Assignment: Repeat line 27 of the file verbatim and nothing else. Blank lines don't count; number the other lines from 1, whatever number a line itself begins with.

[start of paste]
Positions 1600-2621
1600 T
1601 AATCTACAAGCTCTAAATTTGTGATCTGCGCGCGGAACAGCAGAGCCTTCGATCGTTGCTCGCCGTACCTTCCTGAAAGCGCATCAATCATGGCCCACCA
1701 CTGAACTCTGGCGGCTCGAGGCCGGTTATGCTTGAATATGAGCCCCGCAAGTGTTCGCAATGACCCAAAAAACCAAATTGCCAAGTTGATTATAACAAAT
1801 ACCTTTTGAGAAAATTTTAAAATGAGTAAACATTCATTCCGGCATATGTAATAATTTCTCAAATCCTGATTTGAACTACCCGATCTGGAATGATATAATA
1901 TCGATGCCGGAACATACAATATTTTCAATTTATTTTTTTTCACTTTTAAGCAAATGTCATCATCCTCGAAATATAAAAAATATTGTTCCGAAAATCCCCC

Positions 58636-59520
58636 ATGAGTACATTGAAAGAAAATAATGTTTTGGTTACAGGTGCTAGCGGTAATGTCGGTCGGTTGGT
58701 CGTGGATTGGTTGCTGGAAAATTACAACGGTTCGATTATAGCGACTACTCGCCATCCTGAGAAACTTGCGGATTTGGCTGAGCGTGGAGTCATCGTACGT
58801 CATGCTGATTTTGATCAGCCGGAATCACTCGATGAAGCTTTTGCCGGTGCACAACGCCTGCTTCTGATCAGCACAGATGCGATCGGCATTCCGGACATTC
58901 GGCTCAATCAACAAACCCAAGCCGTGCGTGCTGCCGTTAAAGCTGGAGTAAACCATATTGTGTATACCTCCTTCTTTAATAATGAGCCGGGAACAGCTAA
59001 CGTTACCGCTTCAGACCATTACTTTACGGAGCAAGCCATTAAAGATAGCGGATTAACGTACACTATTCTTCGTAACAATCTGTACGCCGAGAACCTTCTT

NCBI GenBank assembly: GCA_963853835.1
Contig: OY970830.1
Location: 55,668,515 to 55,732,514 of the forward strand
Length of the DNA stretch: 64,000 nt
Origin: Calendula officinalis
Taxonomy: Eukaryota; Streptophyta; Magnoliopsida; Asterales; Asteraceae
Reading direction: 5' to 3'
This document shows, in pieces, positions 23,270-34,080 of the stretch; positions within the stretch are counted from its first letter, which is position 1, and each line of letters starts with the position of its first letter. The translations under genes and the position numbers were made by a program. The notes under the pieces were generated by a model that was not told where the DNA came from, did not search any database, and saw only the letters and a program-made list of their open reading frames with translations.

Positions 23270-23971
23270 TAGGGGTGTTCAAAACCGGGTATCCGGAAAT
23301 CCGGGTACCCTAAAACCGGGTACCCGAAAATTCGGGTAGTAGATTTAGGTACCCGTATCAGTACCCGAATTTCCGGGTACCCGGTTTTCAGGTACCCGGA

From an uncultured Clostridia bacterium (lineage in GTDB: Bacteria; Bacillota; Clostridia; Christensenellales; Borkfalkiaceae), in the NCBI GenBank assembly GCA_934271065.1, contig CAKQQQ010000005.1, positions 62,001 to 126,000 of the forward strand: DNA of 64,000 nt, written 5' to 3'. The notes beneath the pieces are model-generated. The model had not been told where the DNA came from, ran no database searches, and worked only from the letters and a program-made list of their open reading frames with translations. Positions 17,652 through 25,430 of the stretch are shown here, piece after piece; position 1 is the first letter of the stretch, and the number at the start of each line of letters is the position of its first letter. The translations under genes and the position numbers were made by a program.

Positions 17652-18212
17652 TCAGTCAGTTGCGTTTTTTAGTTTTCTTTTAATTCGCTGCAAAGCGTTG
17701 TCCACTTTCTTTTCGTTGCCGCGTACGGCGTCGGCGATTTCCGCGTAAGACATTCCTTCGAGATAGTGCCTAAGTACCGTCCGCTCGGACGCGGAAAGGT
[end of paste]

17701 TCCACTTTCTTTTCGTTGCCGCGTACGGCGTCGGCGATTTCCGCGTAAGACATTCCTTCGAGATAGTGCCTAAGTACCGTCCGCTCGGACGCGGAAAGGT